Prevalence of chronic kidney disease (CKD) in people with diagnosed diabetes is known to be high, but little is known about the prevalence of CKD in those with undiagnosed diabetes or prediabetes. We aimed to estimate and compare the community prevalence of CKD among people with diagnosed diabetes, undiagnosed diabetes, prediabetes, or no diabetes.
The 1999 through 2006 National Health and Nutrition Examination Survey is a representative survey of the civilian, noninstitutionalized US population. Participants who were aged > or =20 years; responded to the diabetes questionnaire; and had fasting plasma glucose (FPG), serum creatinine, and urinary albumin-creatinine ratio measurements were included (N = 8188). Diabetes status was defined as follows: Diagnosed diabetes, self-reported provider diagnosis (n = 826); undiagnosed diabetes, FPG > or =126 mg/dl without self-reported diagnosis (n = 299); prediabetes, FPG > or =100 and <126 mg/dl (n = 2272); and no diabetes, FPG <100 mg/dl (n = 4791). Prevalence of CKD was defined by estimated GFR 15 to 59 ml/min per 1.73 m(2) or albumin-creatinine ratio > or =30 mg/g; adjustment was performed with multivariable logistic regression.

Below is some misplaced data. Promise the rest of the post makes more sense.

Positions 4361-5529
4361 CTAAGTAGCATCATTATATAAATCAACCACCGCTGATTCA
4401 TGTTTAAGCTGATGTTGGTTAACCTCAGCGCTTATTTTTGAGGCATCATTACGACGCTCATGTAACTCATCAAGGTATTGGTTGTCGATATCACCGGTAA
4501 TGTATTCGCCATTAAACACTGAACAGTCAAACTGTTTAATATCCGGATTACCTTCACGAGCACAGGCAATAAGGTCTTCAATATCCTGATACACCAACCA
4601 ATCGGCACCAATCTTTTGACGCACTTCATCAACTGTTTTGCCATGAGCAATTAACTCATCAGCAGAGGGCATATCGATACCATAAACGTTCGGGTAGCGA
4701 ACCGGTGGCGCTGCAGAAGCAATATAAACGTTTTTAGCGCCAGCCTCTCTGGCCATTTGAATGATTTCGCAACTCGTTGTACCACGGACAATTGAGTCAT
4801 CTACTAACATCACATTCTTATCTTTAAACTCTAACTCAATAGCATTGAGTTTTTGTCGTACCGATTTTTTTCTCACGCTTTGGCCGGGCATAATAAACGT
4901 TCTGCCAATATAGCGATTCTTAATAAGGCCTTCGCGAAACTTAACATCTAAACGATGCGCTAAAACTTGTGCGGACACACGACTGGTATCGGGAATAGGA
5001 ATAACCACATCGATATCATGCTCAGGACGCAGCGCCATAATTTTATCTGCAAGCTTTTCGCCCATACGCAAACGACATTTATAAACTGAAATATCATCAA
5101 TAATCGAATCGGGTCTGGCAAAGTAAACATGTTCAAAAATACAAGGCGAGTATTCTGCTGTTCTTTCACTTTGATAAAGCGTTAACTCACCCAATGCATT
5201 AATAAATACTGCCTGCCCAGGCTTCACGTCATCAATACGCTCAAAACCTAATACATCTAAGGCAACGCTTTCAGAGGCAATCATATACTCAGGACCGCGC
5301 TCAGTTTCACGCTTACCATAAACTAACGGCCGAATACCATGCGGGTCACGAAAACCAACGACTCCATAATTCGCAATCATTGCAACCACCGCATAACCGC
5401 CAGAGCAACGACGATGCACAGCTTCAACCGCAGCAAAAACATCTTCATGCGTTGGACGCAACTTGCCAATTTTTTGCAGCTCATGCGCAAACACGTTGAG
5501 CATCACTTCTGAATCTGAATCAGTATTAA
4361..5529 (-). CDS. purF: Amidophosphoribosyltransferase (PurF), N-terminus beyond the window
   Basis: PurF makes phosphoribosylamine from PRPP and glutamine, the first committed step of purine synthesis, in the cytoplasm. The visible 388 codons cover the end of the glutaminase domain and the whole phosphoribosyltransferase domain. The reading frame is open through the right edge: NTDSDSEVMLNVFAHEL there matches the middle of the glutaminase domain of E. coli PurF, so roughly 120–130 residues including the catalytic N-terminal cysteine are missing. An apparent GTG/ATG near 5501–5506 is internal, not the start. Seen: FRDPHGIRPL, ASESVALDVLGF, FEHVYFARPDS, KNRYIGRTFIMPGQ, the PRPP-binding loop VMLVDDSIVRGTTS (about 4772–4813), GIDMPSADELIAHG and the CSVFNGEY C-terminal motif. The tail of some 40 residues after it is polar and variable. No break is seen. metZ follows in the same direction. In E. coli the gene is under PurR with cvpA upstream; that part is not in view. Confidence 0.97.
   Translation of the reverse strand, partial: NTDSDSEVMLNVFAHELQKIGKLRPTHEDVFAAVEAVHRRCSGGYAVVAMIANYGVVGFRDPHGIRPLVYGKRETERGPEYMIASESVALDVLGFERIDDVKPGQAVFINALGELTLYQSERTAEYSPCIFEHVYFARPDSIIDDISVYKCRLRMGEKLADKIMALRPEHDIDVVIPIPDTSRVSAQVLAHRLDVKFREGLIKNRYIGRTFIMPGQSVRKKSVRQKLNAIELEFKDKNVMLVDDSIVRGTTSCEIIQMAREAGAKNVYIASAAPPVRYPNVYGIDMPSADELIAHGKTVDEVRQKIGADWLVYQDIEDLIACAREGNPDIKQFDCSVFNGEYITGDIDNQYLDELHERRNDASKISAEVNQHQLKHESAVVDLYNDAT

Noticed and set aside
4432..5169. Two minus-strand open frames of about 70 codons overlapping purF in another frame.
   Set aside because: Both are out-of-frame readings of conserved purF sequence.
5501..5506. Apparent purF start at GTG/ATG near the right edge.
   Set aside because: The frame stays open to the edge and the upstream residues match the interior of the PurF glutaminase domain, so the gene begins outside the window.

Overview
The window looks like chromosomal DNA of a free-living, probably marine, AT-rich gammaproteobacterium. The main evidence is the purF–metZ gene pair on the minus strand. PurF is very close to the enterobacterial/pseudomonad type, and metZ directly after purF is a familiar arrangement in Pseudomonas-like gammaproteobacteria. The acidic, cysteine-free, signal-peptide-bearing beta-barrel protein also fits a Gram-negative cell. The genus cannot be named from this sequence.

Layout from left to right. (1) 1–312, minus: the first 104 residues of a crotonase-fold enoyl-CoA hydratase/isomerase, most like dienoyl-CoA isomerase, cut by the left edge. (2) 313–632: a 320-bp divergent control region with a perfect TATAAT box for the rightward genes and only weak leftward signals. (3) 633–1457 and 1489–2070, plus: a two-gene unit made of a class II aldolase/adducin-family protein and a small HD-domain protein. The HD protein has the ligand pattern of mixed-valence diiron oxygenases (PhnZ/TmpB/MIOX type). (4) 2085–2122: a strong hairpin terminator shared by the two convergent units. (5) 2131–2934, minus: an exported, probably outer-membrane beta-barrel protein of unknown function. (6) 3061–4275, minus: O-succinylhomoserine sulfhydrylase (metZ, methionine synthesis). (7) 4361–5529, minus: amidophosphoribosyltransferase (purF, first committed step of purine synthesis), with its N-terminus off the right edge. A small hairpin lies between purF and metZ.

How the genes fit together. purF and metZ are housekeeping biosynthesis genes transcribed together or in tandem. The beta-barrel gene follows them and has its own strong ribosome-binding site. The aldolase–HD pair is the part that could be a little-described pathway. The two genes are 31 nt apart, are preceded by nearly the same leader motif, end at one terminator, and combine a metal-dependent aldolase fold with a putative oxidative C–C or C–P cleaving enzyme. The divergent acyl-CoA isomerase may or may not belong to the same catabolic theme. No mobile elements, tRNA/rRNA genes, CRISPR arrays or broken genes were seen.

Fully 39.6% of people with diagnosed and 41.7% with undiagnosed diabetes had CKD; 17.7% with prediabetes and 10.6% without diabetes had CKD. Age-, gender-, and race/ethnicity-adjusted prevalence of CKD was 32.9, 24.2, 17.1, and 11.8%, for diagnosed, undiagnosed, pre-, and no diabetes, respectively. Among those with CKD, 39.1% had undiagnosed or prediabetes.
CKD prevalence is high among people with undiagnosed diabetes and prediabetes. These individuals might benefit from interventions aimed at preventing development and/or progression of both CKD and diabetes.